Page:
Thursday, May 24, 2012

There Will Be Graphs; Part 1 of a Series

By Evan D. Robertson, Project Associate.

I’m about six feet tall. I have blue eyes. My hair: blonde. While these descriptions likely read as a personal ad, these data also share one very important thing in common. They all describe attributes particular to myself. Attribute data defines characteristics that belong to objects or, in this case, people. It is the type of data with which we are most familiar and serves as the cornerstone of our modern statistical society. Most surveys, interviews, and other data gathering techniques are essentially collecting attribute data in one form or another. For instance, the United States Census Bureau is engaged in the vital task of collecting and disseminating individual attribute data aggregated to some specified level of geography. Household income, educational attainment, age, and race/ethnicity are useful types of attribute data we see with regularity. In a growing world in which we have begun to realize the value of social networks, however, it is important to identify another class of data which, while used extensively in social science research over the last fifty years, has not reached such predominance in society’s consciousness.

Relational data defines the connections, ties, and attachments which relate one individual (or object, as you’ll see in my forthcoming post) to another. Without at least two agents, relational data doesn’t exist. Relational data hasn’t gained as widespread recognition for a variety of reasons but the most central: it is highly qualitative and difficult to gather. I have blue eyes; this is fairly easily observed and classified. But, how does one describe my connection with my friends? My coworkers? Close? How close? Do we measure our closeness by the number of emails exchanged? Phone call length? How much time we spend in the break room? There is, for now, a qualitative component of relational data that social scientists are still working to codify and develop a unified language to describe our social relations. Describing these relationships, however, is becoming an imperative in our increasingly networked world.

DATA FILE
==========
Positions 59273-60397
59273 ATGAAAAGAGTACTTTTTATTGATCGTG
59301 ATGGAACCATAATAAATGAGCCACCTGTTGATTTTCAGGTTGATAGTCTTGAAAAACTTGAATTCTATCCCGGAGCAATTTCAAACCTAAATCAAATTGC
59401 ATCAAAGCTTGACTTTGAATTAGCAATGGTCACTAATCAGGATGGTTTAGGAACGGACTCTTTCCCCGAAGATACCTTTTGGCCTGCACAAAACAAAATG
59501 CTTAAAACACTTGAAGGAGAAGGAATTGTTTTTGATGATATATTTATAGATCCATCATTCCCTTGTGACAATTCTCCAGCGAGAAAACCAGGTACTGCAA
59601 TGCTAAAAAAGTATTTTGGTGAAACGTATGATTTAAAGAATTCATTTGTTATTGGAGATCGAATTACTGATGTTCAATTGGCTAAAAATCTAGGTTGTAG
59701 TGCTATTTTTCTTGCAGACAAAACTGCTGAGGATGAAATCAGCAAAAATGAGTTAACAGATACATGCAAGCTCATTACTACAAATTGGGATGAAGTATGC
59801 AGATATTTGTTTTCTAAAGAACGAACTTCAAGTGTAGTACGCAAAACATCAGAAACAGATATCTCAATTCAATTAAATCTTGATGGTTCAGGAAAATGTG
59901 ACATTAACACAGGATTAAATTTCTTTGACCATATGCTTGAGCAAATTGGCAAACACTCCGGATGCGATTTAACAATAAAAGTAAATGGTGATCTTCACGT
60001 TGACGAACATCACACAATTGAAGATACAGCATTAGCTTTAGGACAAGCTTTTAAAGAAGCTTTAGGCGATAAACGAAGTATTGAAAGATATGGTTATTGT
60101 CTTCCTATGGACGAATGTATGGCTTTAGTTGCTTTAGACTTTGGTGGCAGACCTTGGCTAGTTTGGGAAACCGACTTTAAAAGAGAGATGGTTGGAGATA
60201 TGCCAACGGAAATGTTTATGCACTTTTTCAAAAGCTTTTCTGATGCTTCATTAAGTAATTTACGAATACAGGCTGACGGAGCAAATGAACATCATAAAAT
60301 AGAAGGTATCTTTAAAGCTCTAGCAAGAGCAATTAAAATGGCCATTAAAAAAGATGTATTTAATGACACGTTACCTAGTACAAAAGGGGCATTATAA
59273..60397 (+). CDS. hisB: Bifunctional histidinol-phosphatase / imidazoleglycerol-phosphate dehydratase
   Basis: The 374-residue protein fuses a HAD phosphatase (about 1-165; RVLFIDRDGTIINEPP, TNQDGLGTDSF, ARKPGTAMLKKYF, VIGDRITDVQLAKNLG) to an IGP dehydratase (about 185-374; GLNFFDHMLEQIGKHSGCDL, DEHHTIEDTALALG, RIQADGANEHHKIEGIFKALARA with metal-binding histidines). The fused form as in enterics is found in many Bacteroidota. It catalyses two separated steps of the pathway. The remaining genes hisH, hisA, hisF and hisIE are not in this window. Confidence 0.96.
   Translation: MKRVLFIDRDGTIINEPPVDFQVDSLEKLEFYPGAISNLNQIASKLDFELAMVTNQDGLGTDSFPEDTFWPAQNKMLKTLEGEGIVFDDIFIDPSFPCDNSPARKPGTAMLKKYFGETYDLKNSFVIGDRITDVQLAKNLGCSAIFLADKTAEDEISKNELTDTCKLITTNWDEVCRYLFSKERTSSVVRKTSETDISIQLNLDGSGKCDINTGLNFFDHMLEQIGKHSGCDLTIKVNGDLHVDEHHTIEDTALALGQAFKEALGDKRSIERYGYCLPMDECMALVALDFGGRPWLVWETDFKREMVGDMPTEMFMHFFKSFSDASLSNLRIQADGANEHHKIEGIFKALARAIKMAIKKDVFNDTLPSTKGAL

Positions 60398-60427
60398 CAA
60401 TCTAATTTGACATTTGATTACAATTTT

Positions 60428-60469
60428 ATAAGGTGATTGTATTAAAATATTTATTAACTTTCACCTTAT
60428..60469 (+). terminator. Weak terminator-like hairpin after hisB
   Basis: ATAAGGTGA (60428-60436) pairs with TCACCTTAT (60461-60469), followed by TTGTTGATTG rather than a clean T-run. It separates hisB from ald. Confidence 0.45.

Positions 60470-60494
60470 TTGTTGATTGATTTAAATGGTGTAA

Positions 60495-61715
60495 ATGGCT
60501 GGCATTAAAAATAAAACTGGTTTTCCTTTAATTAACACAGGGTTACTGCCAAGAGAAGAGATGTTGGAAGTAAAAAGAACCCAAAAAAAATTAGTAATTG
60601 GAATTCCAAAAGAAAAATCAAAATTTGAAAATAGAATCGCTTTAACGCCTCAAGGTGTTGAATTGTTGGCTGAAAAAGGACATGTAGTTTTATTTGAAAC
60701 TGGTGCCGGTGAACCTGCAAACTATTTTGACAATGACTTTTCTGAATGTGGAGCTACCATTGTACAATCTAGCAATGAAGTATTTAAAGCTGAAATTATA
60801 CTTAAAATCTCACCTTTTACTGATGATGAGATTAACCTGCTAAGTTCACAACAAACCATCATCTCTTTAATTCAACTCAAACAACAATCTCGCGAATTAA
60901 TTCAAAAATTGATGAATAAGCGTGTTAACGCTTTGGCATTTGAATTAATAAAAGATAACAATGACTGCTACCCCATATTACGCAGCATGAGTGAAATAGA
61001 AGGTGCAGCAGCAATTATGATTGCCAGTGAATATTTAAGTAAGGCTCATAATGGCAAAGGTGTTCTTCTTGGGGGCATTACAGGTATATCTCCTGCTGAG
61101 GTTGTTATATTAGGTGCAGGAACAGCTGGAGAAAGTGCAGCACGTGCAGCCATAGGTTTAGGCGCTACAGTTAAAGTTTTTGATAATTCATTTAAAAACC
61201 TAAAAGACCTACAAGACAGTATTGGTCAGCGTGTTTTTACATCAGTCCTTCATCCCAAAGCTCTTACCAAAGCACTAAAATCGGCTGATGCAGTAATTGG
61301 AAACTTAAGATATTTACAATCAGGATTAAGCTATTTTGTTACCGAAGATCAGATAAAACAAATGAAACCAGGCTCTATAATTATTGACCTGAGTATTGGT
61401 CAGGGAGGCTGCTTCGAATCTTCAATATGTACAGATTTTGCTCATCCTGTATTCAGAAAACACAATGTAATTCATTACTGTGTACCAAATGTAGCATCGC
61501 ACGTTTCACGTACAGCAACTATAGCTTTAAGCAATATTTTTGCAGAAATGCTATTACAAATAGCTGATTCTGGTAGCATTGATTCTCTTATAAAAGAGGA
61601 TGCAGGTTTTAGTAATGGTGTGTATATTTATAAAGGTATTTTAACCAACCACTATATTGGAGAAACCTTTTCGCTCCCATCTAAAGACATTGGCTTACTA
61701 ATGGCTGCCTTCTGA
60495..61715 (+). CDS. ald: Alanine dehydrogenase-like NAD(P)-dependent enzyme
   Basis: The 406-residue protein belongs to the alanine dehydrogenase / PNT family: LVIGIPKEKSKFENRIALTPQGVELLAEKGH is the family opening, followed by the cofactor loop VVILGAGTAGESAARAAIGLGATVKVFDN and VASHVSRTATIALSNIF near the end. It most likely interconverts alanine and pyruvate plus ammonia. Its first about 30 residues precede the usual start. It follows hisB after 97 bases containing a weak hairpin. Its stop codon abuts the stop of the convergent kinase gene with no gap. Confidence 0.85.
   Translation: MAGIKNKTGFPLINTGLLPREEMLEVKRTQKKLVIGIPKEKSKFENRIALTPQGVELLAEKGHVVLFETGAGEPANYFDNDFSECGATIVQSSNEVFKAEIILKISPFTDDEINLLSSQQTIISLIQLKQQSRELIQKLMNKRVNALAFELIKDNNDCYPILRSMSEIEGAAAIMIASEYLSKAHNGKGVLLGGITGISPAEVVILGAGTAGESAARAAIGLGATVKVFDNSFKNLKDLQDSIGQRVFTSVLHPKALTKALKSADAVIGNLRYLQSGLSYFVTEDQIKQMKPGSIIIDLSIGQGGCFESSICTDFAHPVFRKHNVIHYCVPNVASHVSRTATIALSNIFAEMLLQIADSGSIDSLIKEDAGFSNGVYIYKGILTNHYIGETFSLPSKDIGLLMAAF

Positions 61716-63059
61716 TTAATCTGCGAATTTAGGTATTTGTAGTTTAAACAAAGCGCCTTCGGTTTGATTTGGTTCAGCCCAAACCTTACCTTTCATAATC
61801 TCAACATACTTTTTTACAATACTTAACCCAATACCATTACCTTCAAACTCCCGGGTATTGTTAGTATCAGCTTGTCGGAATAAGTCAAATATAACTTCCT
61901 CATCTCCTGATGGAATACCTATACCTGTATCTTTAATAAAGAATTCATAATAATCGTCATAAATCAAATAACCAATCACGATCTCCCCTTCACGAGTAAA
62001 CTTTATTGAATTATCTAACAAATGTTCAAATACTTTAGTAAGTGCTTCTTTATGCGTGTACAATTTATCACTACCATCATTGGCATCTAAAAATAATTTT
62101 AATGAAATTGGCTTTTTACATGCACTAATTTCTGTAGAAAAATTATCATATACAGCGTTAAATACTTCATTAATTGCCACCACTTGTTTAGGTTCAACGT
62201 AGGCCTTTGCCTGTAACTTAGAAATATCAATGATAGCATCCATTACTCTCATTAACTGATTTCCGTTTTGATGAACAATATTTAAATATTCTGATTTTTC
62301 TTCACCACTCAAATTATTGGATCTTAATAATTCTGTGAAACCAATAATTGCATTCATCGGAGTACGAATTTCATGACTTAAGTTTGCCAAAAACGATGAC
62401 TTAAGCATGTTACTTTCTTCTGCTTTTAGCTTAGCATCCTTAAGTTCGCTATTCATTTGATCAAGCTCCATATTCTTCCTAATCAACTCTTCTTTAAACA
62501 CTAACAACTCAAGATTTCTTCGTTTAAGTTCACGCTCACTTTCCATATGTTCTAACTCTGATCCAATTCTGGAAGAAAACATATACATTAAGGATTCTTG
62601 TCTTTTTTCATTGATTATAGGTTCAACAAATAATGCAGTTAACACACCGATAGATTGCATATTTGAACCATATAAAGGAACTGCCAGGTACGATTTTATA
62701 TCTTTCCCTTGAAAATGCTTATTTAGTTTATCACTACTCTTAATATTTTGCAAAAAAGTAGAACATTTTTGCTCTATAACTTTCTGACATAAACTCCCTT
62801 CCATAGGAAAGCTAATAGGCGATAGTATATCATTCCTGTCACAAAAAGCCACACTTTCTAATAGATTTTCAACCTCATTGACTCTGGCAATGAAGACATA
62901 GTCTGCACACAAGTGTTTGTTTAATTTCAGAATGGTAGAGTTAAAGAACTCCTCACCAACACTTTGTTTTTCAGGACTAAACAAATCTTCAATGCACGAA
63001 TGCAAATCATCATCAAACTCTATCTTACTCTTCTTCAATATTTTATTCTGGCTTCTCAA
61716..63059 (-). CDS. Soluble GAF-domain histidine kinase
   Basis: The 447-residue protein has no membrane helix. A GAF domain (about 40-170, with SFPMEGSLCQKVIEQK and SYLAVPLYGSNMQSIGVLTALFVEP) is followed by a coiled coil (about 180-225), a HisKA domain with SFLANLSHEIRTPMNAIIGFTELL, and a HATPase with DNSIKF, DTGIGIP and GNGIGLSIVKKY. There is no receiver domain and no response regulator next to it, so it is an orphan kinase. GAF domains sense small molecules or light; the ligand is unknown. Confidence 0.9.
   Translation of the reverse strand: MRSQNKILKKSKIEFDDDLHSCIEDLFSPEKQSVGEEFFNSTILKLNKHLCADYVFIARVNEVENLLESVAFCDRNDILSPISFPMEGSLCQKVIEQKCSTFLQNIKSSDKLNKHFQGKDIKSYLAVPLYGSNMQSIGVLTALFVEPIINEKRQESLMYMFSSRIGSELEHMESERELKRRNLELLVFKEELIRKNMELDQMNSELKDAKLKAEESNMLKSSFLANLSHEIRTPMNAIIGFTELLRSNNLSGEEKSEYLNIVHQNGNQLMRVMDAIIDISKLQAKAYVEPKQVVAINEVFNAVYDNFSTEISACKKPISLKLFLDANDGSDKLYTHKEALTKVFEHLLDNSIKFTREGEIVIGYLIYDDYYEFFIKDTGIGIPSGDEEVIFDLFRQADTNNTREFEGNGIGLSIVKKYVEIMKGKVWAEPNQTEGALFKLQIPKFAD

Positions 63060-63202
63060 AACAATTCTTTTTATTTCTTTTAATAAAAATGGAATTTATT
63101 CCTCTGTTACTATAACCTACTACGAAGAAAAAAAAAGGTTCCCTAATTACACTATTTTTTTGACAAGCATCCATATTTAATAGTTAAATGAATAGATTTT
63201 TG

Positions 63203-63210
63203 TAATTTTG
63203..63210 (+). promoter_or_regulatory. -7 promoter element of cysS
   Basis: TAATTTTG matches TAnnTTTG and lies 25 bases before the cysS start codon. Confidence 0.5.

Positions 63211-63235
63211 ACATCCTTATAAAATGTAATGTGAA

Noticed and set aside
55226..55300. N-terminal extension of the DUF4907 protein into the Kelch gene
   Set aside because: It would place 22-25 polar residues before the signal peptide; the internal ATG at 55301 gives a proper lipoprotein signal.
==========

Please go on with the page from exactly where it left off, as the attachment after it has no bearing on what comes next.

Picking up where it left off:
Social network analysis (SNA) is a tool that analyzes relational data. Social network analysis attempts to investigate the connections between individuals in a larger social web through the use of graphing techniques. SNA can be used in a variety of settings, depending, of course, on the needs of the user. For instance, if you are engaged in economic development marketing, then SNA would be a fairly useful tool to study your Twitter or other social media campaigns to identify gaps or groups which you feel that your organization isn’t as well connected to as it should be. In terms of analyzing an organization, SNA can help to identify potential barriers to information flow or general communication shenanigans within the economic development organization. And for those data geeks, so near and dear to my heart, social network analysis gives an outlet to visualize connections between various objects (yep, it doesn’t have to be people, simply objects that have interrelation…tune in on June 12th).

I’ll be the first to admit that there are a few short comings of social network analysis as an analytic tool. First off, depending on the size of the social network, I am not entirely convinced that social network analysis will show you something that you don’t already intuitively know. You can probably take a guess at which organizations your social media campaign isn’t penetrating. The data is also difficult to gather. While you can obtain information on your followers via and (see my colleagues past blog on these tools for more detail), it is more difficult to obtain the broader social structure you are attempting to influence. Matching your Twitter follower information to your broader social network, say the entire business community in your county, and understanding the quality of these connections is prohibitive from a time and cost perspective. The power of social network analysis is that it creates visually appealing, intuitive graphs. It is one thing to instinctively know the workings of your social network. It is another thing entirely too actually be able to see it as well as manipulate it (not used in the Orwellian sense of the word). Social network analysis gives the ability to organize data, to think about the connections between things, and to reorganize the system given new thoughts about their interrelations. It is an expedient tool to step away from our social world and gain a bird’s eye perspective.

So, I’m at 735 words which I've been informed is approaching the socially acceptable limit for blog length. On my next post, I’ll use social network analysis to order and reorder national occupational employment data published by the Bureau of Labor Statistics and see if we cannot glean any useful information. My next few blog posts are intended to be experimental, so if something doesn't exactly work out: you have my humble apologies. As promised, there will be graphs.